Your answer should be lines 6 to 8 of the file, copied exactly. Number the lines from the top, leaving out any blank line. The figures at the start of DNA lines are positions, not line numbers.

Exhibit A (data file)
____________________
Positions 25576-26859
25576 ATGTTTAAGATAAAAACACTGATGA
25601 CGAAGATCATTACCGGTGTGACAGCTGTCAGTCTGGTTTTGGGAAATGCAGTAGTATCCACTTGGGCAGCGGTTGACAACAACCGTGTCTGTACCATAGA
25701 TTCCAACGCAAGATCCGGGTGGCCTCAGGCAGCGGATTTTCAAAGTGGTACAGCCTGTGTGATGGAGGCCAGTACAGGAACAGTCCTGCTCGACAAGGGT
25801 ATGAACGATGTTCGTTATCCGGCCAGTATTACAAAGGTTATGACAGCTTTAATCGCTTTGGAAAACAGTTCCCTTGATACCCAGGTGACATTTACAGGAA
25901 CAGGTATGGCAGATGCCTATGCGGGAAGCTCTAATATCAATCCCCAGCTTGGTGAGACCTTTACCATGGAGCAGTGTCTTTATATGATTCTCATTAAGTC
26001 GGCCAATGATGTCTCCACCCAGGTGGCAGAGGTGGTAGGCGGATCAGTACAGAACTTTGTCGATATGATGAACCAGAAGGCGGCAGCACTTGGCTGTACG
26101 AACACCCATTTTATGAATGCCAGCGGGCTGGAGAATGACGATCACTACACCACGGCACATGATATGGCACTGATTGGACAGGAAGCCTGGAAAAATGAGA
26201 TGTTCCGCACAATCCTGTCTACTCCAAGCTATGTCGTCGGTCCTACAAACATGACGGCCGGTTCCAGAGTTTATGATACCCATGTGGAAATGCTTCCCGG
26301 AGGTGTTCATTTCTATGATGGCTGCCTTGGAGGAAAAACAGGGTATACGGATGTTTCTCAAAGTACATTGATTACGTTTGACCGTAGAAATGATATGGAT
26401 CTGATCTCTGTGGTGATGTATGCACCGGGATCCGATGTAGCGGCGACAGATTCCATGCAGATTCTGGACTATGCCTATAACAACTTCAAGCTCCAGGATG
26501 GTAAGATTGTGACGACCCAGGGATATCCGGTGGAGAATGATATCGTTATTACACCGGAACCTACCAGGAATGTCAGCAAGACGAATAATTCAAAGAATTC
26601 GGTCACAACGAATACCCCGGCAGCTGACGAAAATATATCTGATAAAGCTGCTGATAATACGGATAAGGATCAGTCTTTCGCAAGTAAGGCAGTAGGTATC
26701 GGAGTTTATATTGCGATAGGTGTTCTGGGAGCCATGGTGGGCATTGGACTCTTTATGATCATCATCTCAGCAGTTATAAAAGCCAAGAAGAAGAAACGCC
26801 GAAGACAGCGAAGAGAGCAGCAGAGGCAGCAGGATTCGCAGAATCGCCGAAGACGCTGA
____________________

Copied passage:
25901 CAGGTATGGCAGATGCCTATGCGGGAAGCTCTAATATCAATCCCCAGCTTGGTGAGACCTTTACCATGGAGCAGTGTCTTTATATGATTCTCATTAAGTC
26001 GGCCAATGATGTCTCCACCCAGGTGGCAGAGGTGGTAGGCGGATCAGTACAGAACTTTGTCGATATGATGAACCAGAAGGCGGCAGCACTTGGCTGTACG
26101 AACACCCATTTTATGAATGCCAGCGGGCTGGAGAATGACGATCACTACACCACGGCACATGATATGGCACTGATTGGACAGGAAGCCTGGAAAAATGAGA